Women In Public Service from different backgrounds gather together in this bright photo

Women’s Public Service Leadership: Carleton Releases Study

Women have transformed the federal Canadian public service and female public servants have sometimes been the few or only female voices at the table in decision-making about male-dominated sectors over the last 25 years, says a new report from Carleton University.

Female public service leaders have identified a newer, less hierarchical and more inclusive leadership style as their major contribution, but this style is not fully supported by a public service that has not significantly changed in structure in 100 years.  This style is absent altogether in some areas, such as the RCMP and the Canadian Forces, where women do not form a significant number of leaders.

The study by Dr. Marika Morris, Carleton Canadian Studies adjunct research professor, is based on in-depth interviews with 26 executives and deputy ministers and equivalent level managers in 2014 to 2015. It’s the only known study of its kind.

Canada is ranked number one in the world in terms of women’s representation in public service leadership, including 46 per cent at the executive level and about a third of deputy ministers and equivalents.

Open and merit-based hiring processes

“Where hiring is based on open, merit-based processes, women do well,” says the report, entitled Women’s Leadership Matters: The Impact of Women’s Leadership in the Canadian Federal Public Service, “When hiring is based on appointment at the prime minister’s pleasure, such as the deputy minister level, women and other employment equity groups do not do as well.”

The study was initiated as Canada’s contribution to the Wilson’s Centre Global Women’s Leadership Initiative Women in Public Service Project initiated by Hilary Clinton when she was Secretary of State. Most of the world is trying to figure out how to get more women into their public services, particularly at leadership levels. Canada’s task was to explore the question: “Now that women are in, what difference does it make?”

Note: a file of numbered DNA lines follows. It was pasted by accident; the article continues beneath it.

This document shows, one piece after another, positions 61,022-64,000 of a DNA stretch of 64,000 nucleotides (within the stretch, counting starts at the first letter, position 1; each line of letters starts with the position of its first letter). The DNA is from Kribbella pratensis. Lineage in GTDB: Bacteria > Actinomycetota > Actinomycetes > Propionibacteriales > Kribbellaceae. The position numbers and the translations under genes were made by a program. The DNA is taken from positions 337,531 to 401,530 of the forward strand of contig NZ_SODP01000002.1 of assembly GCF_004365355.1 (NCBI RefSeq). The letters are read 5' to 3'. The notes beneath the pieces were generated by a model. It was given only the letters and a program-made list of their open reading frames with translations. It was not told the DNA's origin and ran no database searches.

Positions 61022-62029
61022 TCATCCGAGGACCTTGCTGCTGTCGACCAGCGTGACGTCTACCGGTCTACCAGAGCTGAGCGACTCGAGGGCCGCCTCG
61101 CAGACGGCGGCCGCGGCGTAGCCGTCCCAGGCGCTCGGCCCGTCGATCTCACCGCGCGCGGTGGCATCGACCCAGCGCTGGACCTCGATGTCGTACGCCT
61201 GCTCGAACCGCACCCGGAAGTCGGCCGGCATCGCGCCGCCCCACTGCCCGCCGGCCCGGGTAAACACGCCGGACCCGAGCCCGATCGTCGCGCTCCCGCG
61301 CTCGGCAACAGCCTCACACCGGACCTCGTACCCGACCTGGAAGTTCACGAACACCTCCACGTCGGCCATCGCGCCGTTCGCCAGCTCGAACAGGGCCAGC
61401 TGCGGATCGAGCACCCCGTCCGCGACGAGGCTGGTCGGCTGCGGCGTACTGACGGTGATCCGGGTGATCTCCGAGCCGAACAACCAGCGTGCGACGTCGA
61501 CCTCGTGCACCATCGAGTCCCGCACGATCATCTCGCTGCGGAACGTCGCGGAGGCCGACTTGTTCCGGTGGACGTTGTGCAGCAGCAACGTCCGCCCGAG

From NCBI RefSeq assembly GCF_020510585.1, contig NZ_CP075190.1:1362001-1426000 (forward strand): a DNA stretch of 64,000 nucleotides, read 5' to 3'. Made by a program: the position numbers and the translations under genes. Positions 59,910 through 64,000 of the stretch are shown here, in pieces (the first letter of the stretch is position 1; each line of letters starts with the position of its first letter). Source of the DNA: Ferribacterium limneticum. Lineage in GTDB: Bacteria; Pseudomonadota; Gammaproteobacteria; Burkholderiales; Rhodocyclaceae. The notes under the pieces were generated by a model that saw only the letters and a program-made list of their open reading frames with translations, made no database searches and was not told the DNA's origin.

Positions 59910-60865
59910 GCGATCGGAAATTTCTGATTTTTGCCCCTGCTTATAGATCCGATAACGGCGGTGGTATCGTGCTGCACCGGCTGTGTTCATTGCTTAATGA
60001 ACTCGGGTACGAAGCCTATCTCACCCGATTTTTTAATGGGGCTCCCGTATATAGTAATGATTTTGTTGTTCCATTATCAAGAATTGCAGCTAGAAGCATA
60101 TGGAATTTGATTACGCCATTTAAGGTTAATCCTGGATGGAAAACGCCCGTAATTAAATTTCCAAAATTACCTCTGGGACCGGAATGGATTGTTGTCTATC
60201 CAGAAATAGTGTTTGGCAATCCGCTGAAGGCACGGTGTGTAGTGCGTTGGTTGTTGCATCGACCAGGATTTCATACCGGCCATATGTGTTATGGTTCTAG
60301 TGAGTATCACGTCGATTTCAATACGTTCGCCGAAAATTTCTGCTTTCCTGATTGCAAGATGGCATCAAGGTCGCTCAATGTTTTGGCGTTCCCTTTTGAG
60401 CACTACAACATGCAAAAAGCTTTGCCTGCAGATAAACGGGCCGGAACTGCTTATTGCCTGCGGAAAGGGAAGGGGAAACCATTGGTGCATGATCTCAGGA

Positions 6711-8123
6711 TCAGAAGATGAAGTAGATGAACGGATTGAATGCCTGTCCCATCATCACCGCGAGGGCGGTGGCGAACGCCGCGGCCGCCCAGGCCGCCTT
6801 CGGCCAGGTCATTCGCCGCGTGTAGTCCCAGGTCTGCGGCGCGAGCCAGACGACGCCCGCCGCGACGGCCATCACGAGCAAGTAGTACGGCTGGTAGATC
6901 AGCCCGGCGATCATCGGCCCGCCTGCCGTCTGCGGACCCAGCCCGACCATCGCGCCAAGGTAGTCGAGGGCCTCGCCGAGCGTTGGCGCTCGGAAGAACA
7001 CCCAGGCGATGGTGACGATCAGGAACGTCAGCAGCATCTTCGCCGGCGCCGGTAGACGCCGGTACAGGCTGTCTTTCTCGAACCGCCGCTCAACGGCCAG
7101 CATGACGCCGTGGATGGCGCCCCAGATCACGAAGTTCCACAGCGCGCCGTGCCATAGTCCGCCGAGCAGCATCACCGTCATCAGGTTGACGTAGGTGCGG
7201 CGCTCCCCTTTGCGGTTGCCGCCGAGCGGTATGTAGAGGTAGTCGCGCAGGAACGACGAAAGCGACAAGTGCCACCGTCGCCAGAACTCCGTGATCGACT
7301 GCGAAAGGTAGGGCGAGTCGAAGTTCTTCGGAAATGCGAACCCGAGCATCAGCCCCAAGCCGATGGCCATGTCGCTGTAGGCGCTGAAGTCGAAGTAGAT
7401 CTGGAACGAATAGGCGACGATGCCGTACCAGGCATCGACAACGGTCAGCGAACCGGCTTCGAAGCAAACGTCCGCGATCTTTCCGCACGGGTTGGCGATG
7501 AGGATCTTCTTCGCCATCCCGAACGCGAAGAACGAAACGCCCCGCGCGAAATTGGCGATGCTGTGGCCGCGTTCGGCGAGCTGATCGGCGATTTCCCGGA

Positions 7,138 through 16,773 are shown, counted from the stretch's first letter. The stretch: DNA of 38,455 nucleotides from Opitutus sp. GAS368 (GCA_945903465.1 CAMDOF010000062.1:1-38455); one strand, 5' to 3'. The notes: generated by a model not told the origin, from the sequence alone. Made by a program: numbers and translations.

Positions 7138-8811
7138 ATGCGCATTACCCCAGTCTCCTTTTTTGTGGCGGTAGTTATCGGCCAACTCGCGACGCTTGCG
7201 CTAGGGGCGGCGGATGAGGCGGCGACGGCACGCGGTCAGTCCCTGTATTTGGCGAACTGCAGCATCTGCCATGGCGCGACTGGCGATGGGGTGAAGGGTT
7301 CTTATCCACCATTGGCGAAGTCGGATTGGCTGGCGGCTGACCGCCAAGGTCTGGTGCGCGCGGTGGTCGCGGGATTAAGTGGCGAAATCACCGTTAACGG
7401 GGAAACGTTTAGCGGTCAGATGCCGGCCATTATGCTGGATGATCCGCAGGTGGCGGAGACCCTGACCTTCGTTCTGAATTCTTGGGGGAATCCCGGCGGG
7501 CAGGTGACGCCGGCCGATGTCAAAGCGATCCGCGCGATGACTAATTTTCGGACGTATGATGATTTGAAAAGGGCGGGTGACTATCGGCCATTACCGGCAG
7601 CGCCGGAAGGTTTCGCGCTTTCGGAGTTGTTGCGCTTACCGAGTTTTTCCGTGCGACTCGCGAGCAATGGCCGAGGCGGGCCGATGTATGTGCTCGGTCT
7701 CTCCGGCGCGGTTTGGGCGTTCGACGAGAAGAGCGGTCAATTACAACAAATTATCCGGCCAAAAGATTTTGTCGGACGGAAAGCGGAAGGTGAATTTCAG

“All the research participants agreed that public servants can and do make a difference,” said Morris.  “Having diversity around the table, including gender, racial, ethnocultural and linguistic minority group members, Indigenous people, people with disabilities and those from the regions, as well as people from both policy and operational backgrounds, contributes to better, more inclusive and effective policy, programs and interactions with Canadians. Diversity itself is not enough. It has to be respected and supported.”

“This report is important because it demonstrates the value and importance of bringing women in all of their diversity to the table,” said Clare Beckton, executive director of Carleton’s Centre for Women in Politics and Public Leadership which published the report. “It is the first study to examine the impact of women in the public service.”

Recommendations to the federal government

The report makes a number of recommendations to the federal government, including:

  • Greater support for a more modern, less hierarchical form of leadership, what the academic literature refers to as “women’s leadership style.”
  • Re-examine the process of appointing by Governor-in-Council to ensure that criteria being used are not disadvantaging women and other traditionally disadvantaged groups.
  • Promote an inclusive workplace culture in the pockets of the public service where it has not yet taken root.
  • Reinstate and modernize past successful programs or develop new leadership development programs to build and strengthen human leadership capacity in the public service.
  • Reduce fear in the public service by developing an approach to taking calculated risks and making mistakes.
  • Play a greater role to help other countries and other workplaces improve gender, diversity and inclusion practices.

The report is available in both English and French.

About the Centre for Women in Politics and Public Leadership:
The Carleton centre promotes equitable representation of women in democratic institutions at all levels of government and in all positions of leadership within the public, private and non-profit sectors. This non-partisan centre works to strengthen public leadership by providing outstanding education, training, dialogue and research. The centre works with a wide range of partners to enhance women’s influence and leadership in public life, in Canada and internationally.

Media Inquiries:
Chris Cline
Media Relations Officer
Carleton University
613-520-2600, ext. 1391
christopher_cline@carleton.ca

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